How to choose a digital hygrometer

Hygrometers have many applications: in museums, at home, monitoring weather, in cigar humidors. A hygrometer is an instrument that records relative humidity, and digital hygrometers provide this information in easy-to-read digital format. For many applications, temperature is also needed, and most hygrometers are thermohygrometers that measure both relative humidity and temperature. Choosing a hygrometer involves a detailed knowledge of where it will be placed, degree of accuracy needed and if it will be used for spot-checking or constant monitoring.

Decide if the digital hygrometer will be for indoor or outdoor use. Outdoor hygrometers are waterproof, rugged and designed for extreme swings in humidity. Indoor hygrometers are often (but not always) designed for greater accuracy.

Decide what level of accuracy is required. The accuracy of hygrometers varies by model and price, and margin of error varies from 1 to 5 per cent. For most applications a high degree of accuracy is not needed, but monitoring of highly sensitive objects (such as many museum artefacts) will require great accuracy. To improve accuracy, use a psychrometer to calibrate hygrometers.

Decide if the hygrometer will be for spot-checking conditions or constant monitoring. Hygrometers used for spot-checking are very different than models designed for constant monitoring. Dataloggers are special types of digital hygrometers that record constant data (at user-specified intervals), which can be downloaded into a computer.

Choose a stand-alone digital hygrometer if constant monitoring is not needed. Standard models also provide temperature information and the maximum and minimum readings over the last 24 hours. Accuracy depends on price, and if accuracy is not necessary (5 per cent margin of error), this type of digital hygrometer is inexpensive.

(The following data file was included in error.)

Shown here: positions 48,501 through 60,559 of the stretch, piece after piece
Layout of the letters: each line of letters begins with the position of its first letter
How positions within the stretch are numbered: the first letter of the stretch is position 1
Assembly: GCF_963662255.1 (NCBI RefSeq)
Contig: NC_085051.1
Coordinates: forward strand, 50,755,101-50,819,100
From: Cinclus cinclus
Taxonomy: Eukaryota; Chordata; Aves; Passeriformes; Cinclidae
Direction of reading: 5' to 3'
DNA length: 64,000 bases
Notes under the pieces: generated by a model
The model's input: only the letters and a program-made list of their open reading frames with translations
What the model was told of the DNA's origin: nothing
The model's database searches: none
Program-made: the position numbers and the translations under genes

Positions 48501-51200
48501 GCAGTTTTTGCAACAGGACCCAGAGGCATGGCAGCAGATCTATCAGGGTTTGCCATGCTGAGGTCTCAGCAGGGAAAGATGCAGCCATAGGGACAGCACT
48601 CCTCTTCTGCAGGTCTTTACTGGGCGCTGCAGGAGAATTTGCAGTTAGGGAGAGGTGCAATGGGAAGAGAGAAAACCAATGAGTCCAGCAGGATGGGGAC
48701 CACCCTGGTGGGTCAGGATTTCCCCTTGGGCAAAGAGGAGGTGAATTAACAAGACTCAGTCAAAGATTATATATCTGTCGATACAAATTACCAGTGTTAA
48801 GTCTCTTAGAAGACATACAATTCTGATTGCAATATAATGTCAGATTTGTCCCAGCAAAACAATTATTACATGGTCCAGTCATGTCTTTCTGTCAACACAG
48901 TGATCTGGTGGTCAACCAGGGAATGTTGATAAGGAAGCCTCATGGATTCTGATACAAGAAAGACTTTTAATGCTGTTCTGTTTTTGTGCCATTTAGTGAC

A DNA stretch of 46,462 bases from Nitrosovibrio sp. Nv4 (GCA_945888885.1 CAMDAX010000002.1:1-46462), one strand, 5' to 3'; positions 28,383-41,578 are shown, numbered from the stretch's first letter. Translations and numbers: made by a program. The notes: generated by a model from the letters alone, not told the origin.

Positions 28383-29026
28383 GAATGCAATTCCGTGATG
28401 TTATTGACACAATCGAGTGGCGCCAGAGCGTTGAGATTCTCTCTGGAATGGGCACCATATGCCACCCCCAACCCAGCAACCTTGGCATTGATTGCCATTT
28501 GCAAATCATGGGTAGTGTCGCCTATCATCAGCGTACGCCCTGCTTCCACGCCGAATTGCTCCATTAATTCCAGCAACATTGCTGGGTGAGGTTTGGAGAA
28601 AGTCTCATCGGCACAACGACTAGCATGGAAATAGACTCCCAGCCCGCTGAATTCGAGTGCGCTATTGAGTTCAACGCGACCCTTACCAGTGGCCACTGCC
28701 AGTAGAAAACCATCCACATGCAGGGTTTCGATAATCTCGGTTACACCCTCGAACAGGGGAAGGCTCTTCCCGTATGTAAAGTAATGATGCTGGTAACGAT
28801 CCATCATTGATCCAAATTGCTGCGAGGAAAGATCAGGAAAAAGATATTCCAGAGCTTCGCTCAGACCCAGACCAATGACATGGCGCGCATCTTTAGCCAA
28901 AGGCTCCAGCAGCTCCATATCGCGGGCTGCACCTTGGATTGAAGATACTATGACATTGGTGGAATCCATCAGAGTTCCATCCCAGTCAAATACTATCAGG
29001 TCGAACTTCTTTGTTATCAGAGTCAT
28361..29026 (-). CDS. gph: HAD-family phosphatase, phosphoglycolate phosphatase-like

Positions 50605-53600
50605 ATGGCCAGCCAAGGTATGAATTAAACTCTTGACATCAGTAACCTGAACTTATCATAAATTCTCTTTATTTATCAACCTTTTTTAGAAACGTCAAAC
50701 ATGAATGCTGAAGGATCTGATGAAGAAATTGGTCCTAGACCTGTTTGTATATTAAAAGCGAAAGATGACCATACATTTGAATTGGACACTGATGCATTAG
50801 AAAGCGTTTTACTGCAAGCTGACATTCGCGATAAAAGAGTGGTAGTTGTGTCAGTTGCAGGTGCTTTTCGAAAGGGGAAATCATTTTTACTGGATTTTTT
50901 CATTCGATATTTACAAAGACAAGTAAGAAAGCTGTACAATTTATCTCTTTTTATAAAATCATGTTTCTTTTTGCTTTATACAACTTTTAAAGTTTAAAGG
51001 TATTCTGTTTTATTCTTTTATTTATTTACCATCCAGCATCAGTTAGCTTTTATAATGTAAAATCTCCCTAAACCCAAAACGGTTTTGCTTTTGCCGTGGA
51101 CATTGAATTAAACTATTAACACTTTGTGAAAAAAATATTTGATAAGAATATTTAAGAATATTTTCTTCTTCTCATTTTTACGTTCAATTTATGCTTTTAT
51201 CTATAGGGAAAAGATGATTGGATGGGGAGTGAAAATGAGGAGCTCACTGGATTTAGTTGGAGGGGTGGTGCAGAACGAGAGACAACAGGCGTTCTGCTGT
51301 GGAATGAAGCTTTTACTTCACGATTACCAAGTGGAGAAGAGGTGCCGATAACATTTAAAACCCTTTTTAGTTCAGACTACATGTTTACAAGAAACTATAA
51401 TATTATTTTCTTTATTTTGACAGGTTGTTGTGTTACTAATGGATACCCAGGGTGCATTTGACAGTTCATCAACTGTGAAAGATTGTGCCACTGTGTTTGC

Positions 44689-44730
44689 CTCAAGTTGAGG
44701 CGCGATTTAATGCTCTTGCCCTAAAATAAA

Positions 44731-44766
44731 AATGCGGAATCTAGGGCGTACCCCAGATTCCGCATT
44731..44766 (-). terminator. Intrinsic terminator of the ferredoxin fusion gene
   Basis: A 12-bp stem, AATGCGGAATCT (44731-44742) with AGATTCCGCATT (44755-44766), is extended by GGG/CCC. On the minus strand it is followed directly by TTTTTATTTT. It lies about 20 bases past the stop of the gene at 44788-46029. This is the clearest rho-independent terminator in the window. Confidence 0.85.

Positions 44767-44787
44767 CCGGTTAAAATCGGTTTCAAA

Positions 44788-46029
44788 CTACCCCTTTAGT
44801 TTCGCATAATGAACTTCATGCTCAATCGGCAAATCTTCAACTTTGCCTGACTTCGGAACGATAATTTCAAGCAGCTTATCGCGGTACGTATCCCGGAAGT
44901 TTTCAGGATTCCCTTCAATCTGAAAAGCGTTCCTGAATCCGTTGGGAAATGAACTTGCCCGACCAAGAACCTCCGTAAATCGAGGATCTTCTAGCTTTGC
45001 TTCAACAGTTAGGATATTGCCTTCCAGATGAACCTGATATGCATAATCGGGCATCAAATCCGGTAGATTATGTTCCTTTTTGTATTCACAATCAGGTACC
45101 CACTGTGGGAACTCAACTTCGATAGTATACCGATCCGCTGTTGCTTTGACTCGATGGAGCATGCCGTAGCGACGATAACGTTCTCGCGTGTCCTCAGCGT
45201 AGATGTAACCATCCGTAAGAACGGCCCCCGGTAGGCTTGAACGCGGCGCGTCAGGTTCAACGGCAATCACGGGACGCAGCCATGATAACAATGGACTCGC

Choose a model with a sensor. If the readout of the hygrometer will be in a separate space from where measurements will be taken, you need a sensor. The sensor can be attached with a cable or wireless (cables are usually more accurate). This type of digital hygrometer is useful when the sensor will be outside or in an exhibit case, but the user wants to record the measurements in an area with easier access.

Choose a portable, digital psychrometer if you need mobility and quick readings. For some applications, a user will need to move the digital hygrometer from location to location. A handheld, digital psychrometer with built-in sensor is useful for mobility. This instrument will adjust more rapidly to changing environments when moved to provide faster readings.

Choose a datalogger when constant monitoring is necessary. Dataloggers record constant data in user-adjusted intervals that can range from seconds to hours. This is critical in certain situations (such as in humidors or museum exhibit areas) when it is necessary to provide a constant, unchanging (or little changing) humidity level for preservation purposes. Data can be downloaded into a computer to view graphs and tables and alert users to humidity problems.


When a high degree of accuracy is needed, it will be necessary to occasionally calibrate digital hygrometers by either shipping the unit to the manufacturer or doing it yourself with a psychrometer.

Things You'll Need

  • Psychrometer
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About the Author

John Peterson published his first article in 1992. Having written extensively on North American archaeology and material culture, he has contributed to various archaeological journals and publications. Peterson has a Bachelor of Arts from Eastern New Mexico University and a Master of Arts from the University of Nebraska, both in anthropology, as well as a Bachelor of Arts in history from Columbia College.